WASHINGTON -- Looking ahead to November, the Wisconsin recall election -- triggered by GOP Gov. Scott Walker busting state worker unions -- leaves President Barack Obama in better shape than Mitt Romney.
Wisconsin is one of 10 battleground states, and exit polls of Wisconsin voters show Obama at 54 percent to 42 percent for Romney -- even though Walker survived the challenge.
It is not an inconsistent finding, given the peculiar nature of a recall election. Some 60 percent of Wisconsin voters said a recall was only appropriate when a public official was accused of some kind of official misconduct. Walker's recall was triggered when he led the drive to grind down the collective bargaining rights of state government employees -- a major policy difference, not a personal failing.
That resistance to the use of the recall tool suggests why some voters in Wisconsin were comfortable in casting a ballot for a Republican with roots in the Tea Party movement and turning around and saying in November they could vote for Democrat Obama.
No one is predicting that Obama can repeat in 2012 his 2008 blowout in the Badger State, when he beat GOP rival Sen. John McCain (R-Ariz.) by 14 points. But Obama also has history on his side -- the last time Republican who won Wisconsin was Ronald Reagan, in 1984.
The exit polls are upbeat for Obama; some 45 percent said he could improve the economy better than Romney and an important voter group -- middle class voters said Obama could help them better.
In some ways, Wisconsin served as a proxy for the base groups fueling the Democrats and Republicans nationally --organized labor versus corporate and anti-"Big Labor" and "Big Government" interests.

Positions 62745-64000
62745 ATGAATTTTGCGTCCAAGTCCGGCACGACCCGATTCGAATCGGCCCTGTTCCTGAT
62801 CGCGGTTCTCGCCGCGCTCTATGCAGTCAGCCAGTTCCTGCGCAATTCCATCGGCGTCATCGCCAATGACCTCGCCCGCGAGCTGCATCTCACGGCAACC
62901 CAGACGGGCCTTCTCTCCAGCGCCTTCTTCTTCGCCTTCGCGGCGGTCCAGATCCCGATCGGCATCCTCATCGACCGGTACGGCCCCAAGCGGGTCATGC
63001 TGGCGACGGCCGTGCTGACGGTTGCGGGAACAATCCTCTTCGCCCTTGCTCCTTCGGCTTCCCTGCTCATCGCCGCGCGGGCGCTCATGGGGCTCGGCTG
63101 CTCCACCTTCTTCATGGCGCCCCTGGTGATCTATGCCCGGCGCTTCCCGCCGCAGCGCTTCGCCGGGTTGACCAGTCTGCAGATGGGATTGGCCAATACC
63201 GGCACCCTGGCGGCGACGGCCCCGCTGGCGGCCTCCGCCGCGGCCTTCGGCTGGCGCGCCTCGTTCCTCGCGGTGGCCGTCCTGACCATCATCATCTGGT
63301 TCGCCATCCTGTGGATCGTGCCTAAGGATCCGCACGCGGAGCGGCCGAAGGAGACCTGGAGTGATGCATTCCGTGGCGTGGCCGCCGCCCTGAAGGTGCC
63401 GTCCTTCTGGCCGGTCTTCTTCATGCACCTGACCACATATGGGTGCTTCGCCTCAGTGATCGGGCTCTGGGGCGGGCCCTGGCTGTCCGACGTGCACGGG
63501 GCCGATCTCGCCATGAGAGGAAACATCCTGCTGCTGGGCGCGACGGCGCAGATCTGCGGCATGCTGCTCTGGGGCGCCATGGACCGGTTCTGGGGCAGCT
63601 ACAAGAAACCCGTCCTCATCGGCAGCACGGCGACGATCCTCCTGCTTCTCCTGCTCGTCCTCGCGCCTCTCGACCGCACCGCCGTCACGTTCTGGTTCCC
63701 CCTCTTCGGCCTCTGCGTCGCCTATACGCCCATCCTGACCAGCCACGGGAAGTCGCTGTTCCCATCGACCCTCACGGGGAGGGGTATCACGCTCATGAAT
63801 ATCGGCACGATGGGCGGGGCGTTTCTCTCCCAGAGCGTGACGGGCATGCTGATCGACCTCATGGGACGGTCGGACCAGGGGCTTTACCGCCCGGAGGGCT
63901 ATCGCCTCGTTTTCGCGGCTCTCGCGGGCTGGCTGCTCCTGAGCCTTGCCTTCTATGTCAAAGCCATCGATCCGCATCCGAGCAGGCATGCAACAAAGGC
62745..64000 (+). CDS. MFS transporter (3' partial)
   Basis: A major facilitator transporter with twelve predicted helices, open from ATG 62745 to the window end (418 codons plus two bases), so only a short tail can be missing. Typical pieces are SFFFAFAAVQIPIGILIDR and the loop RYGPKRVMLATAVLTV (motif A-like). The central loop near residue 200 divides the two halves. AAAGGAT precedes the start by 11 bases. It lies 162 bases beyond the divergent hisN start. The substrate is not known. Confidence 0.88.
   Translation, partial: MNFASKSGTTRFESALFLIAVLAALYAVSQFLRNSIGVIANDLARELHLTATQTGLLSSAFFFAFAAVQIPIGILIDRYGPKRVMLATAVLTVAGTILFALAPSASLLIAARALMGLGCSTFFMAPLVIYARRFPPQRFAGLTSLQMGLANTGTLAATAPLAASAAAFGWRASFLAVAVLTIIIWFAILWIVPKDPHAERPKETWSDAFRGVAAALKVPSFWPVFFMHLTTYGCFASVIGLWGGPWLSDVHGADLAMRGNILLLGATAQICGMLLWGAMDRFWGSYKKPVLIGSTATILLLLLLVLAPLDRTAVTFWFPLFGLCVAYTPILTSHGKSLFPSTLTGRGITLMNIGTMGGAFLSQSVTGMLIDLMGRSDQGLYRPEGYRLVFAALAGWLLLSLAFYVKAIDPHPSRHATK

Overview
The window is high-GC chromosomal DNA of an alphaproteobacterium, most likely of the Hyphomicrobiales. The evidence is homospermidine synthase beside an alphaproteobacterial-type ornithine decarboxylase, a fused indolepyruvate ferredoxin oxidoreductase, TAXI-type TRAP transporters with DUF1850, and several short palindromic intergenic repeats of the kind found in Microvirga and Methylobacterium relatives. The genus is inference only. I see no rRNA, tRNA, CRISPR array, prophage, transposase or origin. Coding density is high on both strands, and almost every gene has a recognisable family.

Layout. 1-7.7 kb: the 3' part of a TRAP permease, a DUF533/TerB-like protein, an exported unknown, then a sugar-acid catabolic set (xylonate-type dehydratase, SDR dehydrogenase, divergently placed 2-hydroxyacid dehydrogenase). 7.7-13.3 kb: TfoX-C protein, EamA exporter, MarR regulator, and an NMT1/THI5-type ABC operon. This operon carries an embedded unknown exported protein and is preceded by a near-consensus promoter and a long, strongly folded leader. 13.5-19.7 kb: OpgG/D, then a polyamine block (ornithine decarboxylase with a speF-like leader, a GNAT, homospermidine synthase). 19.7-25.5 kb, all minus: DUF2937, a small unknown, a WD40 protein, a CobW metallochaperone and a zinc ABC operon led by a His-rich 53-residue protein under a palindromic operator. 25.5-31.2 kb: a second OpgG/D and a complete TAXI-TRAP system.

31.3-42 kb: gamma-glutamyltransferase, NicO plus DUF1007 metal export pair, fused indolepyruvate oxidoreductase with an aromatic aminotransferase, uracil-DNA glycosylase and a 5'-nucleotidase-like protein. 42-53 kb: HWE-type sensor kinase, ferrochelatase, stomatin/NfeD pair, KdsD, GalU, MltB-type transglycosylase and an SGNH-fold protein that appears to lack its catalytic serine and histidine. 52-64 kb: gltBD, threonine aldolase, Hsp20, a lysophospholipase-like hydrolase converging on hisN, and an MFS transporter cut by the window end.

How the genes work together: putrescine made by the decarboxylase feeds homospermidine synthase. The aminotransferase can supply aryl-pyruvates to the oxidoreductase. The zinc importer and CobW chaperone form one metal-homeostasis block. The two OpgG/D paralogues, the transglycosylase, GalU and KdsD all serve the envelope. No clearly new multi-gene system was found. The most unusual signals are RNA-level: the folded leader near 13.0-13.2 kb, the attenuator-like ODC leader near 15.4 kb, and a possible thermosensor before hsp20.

What are other lessons from the Wisconsin recall Obama and Romney can take into November?
*Who the candidate is matters. Barrett is a non-charismatic Big City mayor, no Obama when it comes to campaigning. He also was heavily outspent--which team Obama will not be in the coming months.
The latest tally put spending on behalf of Walker--including outside groups at about $46 million to $18 million for Barrett. Walker was able to collect some of his money before donor caps kicked in for the recall in March. For all the money, the exit polls found that nine out of ten voters made up their minds in May.
*Organized labor had the most at stake in the recall and the Barrett defeat is a blow. Unions were able to turnout a vote. The bad news for labor: the exit poll showed voters almost split over whether they backed Walker's move to eviscerate union bargaining rights; 50 percent approved to 48 percent disapproving.
The labor movement will likely remained energized, if for no other reason than to discourage anti-union moves from officials who might otherwise be emboldened by Walker's win.
The GOP assault on workers rights in Wisconsin remains a rallying cry for unions which could resonate especially in heavily union battlegrounds Ohio and Pennsylvania.
The exit polls found that about one-third of the voters--or someone in their household belonged to unions--and two-thirds of those voters sided with Barrett. Unions know how to run ground games. Labor turnout grew from about 26 percent in 2010 and 2008.
*Obama's team made the right choice in not having the president stump for Barrett. Mitt Romney did not campaign in Wisconsin for Walker, so he gets no credit for the Walker win.
Obama did not want to alienate Walker voters by taking a profile in the contest.
This will make it easier for Obama to appeal to the independents Walker voters who could be persuaded to cross over in the fall. Voters in the exit poll were 35 percent Democratic, 33 percent Republican and 32 percent Independent.
The Democratic National Committee and the Chicago-based Obama re-election campaign sent a money and volunteers to Wisconsin, and even though Obama did not show, he made it clear he supported Barrett. The DNC sent $1.4 million to Wisconsin--some $800,000 since November.